Saturday, February 14, 2009

Lift and separate with surfactants

The shampoo-less crowd has a tough time trying to explain to the brainwashed masses that cleansing with conditioner is effective. If only we could say, "the surfactants in most conditioners remove the dirt from my hair as well as any shampoo," and have them understand.

Surfactants are a necessary part of getting dirt and pollution (in other words, normal gunk as opposed to stubborn silicones and clingy oils such as mineral oil) out of hair. They lift the dirt and separate it from our hair (when we rinse, that is). Hence the image I've used here. A little conceptual, I know, but I get tired of using only hair-related images. Sometimes life isn't only about hair. Sometimes it's about boobs, too. But there I go digressing again.

In layman's terms, here's how surfactants work, per Tonya, our favorite Curl Chemist:

At sufficiently high concentrations in water, surfactant molecules group together to form three-dimensional structures known as “micelles”. These structures are clusters of molecules with an oily center made up of the non-polar tail, surrounded by a shell formed by the polar portion of the molecule. These micelles absorb oils from your skin, hair or clothes, and trap them inside until they are removed from the surface by the rinsing phase of the process. Another very important property of surfactants is their ability to produce significant foaming effects, an attribute considered to be desirable by many product developers.

Tonya, it turns out, just this month created an informative article about the nature of surfactants. (This is point where a well-placed "Great minds think alike" comment gets inserted and I act a little smug.) To summarize what she says, surfactants are chemically composed in such a way that they interact well with oils and water. Because of this chemical composition, surfactants get bubbly when you use them. (This is a desirable quality in hair products. Bubbles are not only fun, apparently, but they make users believe the product is doing something.)

Surfactants come in a variety of strengths, in terms of their effect on hair and skin. One category is the sulfates, which the Curly Girl philosophy urges us to avoid. Sodium laureth sulfate, ammonium lauryl sulfate, ammonium laureth sulfate, and sodium myristyl sulfate and sodium myreth sulfate seem to be the harshest, with sodium lauryl sulfate, sodium myreth sulfate, sodium coco sulfate and sodium C14-16 olefin sulfonate being slight less harsh. Sodium coco or cocoyl sulfate, despite claims that they are gentler than its petrochemical cousins, is not any gentler. Just different because of the coconut oil it's derived from.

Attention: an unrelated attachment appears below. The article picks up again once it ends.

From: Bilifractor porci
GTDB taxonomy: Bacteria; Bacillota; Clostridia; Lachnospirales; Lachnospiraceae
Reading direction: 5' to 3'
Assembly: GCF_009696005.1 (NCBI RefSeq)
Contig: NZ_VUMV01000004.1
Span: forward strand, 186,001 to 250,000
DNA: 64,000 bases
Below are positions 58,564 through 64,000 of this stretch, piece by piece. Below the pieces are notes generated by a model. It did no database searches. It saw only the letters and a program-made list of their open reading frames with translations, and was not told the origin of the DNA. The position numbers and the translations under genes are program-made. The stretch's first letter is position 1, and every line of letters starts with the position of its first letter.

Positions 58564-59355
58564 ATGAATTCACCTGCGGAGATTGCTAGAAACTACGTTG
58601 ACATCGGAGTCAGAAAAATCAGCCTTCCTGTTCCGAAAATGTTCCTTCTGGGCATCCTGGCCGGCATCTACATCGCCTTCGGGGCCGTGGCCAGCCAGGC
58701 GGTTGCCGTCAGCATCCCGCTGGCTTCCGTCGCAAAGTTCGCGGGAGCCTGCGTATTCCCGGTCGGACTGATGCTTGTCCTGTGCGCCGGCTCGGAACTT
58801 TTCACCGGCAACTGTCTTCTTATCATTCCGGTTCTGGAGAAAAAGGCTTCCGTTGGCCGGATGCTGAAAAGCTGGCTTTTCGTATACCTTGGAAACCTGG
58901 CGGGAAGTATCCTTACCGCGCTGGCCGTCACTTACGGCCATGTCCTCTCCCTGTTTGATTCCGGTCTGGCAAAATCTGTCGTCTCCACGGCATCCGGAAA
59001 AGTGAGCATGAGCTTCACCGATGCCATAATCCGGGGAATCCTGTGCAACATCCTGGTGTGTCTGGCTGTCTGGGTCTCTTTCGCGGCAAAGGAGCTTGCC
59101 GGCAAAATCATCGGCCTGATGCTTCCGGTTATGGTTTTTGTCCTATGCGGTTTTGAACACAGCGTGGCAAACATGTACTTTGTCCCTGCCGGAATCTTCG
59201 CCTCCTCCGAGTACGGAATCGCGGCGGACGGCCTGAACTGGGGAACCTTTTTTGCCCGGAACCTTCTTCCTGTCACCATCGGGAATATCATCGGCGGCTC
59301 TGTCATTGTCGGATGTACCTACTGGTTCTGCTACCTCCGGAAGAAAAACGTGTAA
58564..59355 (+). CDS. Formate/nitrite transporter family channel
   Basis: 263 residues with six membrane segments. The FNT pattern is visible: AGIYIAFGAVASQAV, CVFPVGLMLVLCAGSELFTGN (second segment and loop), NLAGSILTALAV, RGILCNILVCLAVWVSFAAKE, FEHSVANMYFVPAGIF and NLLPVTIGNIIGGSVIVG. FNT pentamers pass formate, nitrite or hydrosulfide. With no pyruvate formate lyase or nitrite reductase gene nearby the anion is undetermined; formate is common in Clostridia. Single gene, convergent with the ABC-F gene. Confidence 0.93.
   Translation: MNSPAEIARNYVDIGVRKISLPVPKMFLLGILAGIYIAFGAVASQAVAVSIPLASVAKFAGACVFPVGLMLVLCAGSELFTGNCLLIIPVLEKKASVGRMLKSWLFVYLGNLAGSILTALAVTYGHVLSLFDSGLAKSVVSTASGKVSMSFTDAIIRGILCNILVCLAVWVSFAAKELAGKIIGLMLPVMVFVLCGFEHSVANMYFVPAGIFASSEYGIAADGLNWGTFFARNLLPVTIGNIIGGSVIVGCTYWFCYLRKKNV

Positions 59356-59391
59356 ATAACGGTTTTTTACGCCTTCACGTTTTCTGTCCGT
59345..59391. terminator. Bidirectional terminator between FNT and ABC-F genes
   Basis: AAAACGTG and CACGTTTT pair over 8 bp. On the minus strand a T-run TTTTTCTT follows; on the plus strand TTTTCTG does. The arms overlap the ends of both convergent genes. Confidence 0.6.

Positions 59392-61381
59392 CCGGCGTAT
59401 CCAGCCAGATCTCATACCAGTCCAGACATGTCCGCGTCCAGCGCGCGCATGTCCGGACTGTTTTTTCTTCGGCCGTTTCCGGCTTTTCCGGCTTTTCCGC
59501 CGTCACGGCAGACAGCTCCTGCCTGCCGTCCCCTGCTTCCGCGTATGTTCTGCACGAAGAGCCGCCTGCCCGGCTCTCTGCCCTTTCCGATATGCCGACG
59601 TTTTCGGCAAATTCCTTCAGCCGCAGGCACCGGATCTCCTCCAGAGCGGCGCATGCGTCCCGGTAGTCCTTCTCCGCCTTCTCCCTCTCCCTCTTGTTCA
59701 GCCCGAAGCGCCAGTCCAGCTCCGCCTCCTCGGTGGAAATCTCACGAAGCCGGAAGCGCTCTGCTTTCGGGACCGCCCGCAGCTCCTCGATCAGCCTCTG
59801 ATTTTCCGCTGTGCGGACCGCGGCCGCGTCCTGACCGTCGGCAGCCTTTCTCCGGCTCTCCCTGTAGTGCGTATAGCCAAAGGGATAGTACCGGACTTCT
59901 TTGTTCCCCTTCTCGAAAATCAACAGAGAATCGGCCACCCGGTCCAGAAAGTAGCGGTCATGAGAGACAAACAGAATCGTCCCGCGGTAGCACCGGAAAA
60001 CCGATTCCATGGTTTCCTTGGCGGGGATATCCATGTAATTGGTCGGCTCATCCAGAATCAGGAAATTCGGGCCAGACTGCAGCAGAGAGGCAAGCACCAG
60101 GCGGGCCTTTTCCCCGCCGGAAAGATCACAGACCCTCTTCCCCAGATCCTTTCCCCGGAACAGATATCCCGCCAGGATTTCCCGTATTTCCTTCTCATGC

Less drying surfactants are the nonionic surfactants, such as sorbitol, decyl glucoside, laureth 4-20, and decyl polyglucose. Tonya's article ends by telling us that many of the cleansing products out there today use co-surfactants, such as fatty alcohols, nonionic surfactants, amphoteric surfactants (cocamidropropyl betaine), and even some oils to reduce the drying tendencies.

For a great list of surfactants, check out this page. If you do not shampoo, the anionic surfactants probably will be irrelevant to you because they are primarily found in traditional shampoos. If you like to shampoo every so often, however, check out the amphoteric surfactant list -- these are the ingredients typically found in milder shampoos.

The cationic surfactant list was useful to me because I've been noticing that conditioners with Behentrimonium Methosulfate (EO Rose and Chamomile, Activate Hydrating, and Robert Craig, to be specific) really do well with my hair. Perhaps, then, it is the mild cleansing they provide -- my hair always feels a bit lighter and bouncier after I use those conditioners.

But what I really want to say here is that if you've been trying to go "natural" with your co-washing, you might be unhappy with the results. Why? Because the surfactant content is low, if not nonexistent. Take Karen's Body Beautiful, for instance. The ingredient list for the Hair Milk is:

Purified Water, Jojoba and Avocado Oils, Vegetable Wax, Vitamin E, Panthenol, Arnica and Calendula Flowers, Echinacea, Nettle and Horsetail Extracts, Vegetable Glycerin, Wheat Germ Oil, Fragrance Oil and Natural Enzymes

I don't see anything there that would do anything but condition your hair. Conditioning is great but for co-washing, you want something that will get rid of dirt and oil. Aside from the fact that the Suave Naturals and VO5 lines are wonderfully affordable, they are also chock full of surfactants. Use 'em, girls. Use 'em.

1 comment:

Sarah S said...

"Sometimes life isn't only about hair. Sometimes it's about boobs, too."

This made me chuckle. :)